The sponsorship agreement with British Cycling – who’ve been desperate to get corporate funding to replace HSBC – “also includes specific investment from Shell UK to support a new program – to be named ‘Limitless’ which aims to increase opportunities for disabled people in cycling. British Cycling have also said Shell will also help support BC’s transition to an electric fleet of vehicles. And while many people are understandably leveling ‘green washing’ and ‘sports washing’ accusations at Shell these are undoubtedly very good initiatives. And presumably ones that would be hard to fund without diverting cash from the core objectives of British Cycling like winning track medals.
I’m not even being cynical here, because it’s success on the track at World Championships and particularly Olympics that means BC gets a disproportionately high amount of government funding. And while we’re having that reality check, it makes sense for them to focus on track not MTB because when it comes to potentially winning a whole ton of medals in a very controlled environment with a very narrow and specific skill/fitness focus, only swimming comes close to pedaling round a wooden oval with one gear and no brakes.
But the real question here was neatly raised by my mate Kieran on Facebook, “given that about 90 percent of BC adult members also drive a car (and about 97 percent have driving licences – BC figures from 2019), isn’t all this outrage just a wee bit sanctimonious?” Other people chimed in with the fact that carbon fiber bikes/kit and the trend of rampant lust for new components shipped from the far side of the world rather than just riding old stuff to death isn’t exactly eco either.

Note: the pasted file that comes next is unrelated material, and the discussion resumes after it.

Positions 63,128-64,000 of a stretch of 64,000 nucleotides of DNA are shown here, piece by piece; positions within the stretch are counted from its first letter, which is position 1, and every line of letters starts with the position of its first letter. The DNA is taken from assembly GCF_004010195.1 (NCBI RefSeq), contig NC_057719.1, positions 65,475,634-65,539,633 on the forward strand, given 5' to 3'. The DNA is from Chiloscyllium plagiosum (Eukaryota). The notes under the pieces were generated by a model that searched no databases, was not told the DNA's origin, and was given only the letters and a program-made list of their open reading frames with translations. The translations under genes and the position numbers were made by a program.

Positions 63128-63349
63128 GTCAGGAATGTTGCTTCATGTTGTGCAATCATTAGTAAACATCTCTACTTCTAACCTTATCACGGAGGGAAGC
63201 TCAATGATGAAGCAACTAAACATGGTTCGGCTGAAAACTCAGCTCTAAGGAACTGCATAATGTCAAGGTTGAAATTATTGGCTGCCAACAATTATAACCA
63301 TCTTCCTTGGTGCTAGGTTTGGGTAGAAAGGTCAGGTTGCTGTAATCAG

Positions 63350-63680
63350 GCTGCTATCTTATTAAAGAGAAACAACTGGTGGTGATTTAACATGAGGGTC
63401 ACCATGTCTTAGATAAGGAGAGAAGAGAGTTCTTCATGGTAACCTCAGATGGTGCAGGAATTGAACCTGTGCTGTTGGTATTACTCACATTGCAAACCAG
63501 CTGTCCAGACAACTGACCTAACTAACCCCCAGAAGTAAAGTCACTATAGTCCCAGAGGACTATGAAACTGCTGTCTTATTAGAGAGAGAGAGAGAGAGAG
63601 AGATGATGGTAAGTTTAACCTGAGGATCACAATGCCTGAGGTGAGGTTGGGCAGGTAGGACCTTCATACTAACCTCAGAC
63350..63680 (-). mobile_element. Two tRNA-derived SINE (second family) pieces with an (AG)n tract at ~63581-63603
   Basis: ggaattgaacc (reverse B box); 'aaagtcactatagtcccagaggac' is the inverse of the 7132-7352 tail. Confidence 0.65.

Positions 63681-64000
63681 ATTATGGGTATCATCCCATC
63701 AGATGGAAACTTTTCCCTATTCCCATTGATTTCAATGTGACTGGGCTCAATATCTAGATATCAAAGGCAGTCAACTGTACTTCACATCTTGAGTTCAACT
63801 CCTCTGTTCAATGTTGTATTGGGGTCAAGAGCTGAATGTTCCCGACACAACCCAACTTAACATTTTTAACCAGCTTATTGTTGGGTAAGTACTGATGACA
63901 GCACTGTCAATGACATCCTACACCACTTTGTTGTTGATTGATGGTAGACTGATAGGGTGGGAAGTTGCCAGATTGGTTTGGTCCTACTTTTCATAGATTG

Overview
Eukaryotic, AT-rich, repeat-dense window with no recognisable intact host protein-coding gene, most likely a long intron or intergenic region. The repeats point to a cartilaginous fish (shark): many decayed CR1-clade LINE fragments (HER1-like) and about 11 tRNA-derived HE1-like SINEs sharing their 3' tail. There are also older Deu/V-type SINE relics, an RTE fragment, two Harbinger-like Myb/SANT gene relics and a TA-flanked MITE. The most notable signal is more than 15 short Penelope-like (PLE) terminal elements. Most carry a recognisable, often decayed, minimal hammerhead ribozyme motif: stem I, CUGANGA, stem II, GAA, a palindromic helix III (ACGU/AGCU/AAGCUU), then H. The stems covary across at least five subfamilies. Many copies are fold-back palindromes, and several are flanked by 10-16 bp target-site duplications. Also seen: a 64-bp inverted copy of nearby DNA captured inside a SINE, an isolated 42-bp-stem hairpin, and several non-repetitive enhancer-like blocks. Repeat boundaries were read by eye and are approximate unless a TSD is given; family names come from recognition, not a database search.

And while there’s a whole argument that there’s a big difference between personal choice and the governing body of our sport sliding under covers with a crude oil company I think Kieran has a very valid point about many cyclists being sanctimonious hypocrites. I know I certainly am.
Utility/urban cycling is undoubtedly a great way to move people and stuff around in a much lower impact way. Even if you account for all the recharge and production/disposal issues e-bikes create far less pollution than bigger e-vehicles and anything powered by fossil fuels. Riding a bike for sport/recreation seems like a lot more environmentally friendly and less intrusive thing to do for fun than firing up a motorbike. But if you drive an hour or more to a forest to ride your bike, the sums suddenly get less eco friendly. And even if you ride from home, most of us buy new kit and upgrade bikes at a far higher frequency than strictly necessary to just go out and ‘enjoy nature’. Oh and I fully realize that it’s people like me tempting you with several new ‘next best things’ every damn day that should really be standing in the corner thinking about what we’ve done when it comes to promoting sustainable thinking.